Getting Amtrak on Track
The national passenger rail service, Amtrak, has existed hand-to-mouth for so long it's hard to conceive of it ever attaining promised self-sufficiency and attracting waves of new travelers. Amtrak chugs slowly along just short of bankruptcy, getting its annual subsidies from Congress mainly because there are still vocal rail fans out there in lawmakers' home districts.
"Slowly" may be the key word. Amtrak's train service, typically peaking out at about 79 miles per hour, is a distant whistle blast from the high-speed service that makes rail travel competitive in other industrialized countries. Critics charge that the nationalized service has never made the investments needed to move US passenger service into the modern age. Instead of building the new rail lines that allow faster trains, it has tried to improve and maintain older technology.
Not that Amtrak doesn't have plans. The East Coast corridor connecting Washington, New York, and Boston has long been slated for new track and a move to faster electrified trains. That project is supposed to be finished by 1998. And there are experiments in the making elsewhere as well, such as a high-speed link between San Francisco and Los Angeles.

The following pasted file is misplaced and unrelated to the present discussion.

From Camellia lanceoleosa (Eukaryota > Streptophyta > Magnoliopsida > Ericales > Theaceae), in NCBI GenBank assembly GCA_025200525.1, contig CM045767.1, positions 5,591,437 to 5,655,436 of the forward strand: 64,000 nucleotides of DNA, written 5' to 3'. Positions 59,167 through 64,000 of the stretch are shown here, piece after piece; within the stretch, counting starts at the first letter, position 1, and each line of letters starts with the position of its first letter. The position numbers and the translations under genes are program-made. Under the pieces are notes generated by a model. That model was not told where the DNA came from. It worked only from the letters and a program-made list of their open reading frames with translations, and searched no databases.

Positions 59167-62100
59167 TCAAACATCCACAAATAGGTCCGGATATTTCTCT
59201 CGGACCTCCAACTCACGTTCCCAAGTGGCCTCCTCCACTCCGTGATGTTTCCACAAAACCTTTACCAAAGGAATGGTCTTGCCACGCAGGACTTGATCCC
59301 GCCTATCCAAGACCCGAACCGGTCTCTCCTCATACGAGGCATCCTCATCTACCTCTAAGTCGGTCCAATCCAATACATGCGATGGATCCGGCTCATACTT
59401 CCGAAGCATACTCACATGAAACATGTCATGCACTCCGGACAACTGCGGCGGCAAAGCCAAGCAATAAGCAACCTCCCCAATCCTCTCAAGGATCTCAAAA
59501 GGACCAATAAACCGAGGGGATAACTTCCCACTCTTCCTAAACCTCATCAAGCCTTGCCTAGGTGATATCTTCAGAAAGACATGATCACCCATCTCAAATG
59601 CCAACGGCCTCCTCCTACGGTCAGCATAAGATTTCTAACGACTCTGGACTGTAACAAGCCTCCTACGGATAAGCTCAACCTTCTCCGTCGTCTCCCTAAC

Meanwhile, it appears that Amtrak will get another barely sustaining subsidy from Congress this year. If current budget negotiations hold, an extra $2 billion over the next five years could "rescue" Amtrak. The system has consumed $19 billion in subsidies since its launch in the early 1970s. Over the same period, rail's share of the travel market drooped from 7.5 percent to 3.6 percent.
Of course, those numbers can't simply be laid at Amtrak's doorstep. The historical trend away from rail travel in the US is clear. Still, after decades of rising subsidies and declining service, it may be time to decide whether the current Amtrak structure will ever be capable of giving the country the kind of high-speed, high-tech service that could coax people away from cars and planes. The Amtrak restructuring bill just introduced by Sen. Kay Bailey Hutchinson (R) of Texas deserves careful consideration, since it offers some ways of easing the perennial financial crunch. And we await with interest the findings of a blue-ribbon panel appointed by the House Transportation Committee to assess the future of intercity rail service.
It does have a future, as passengers in Europe or Japan can attest.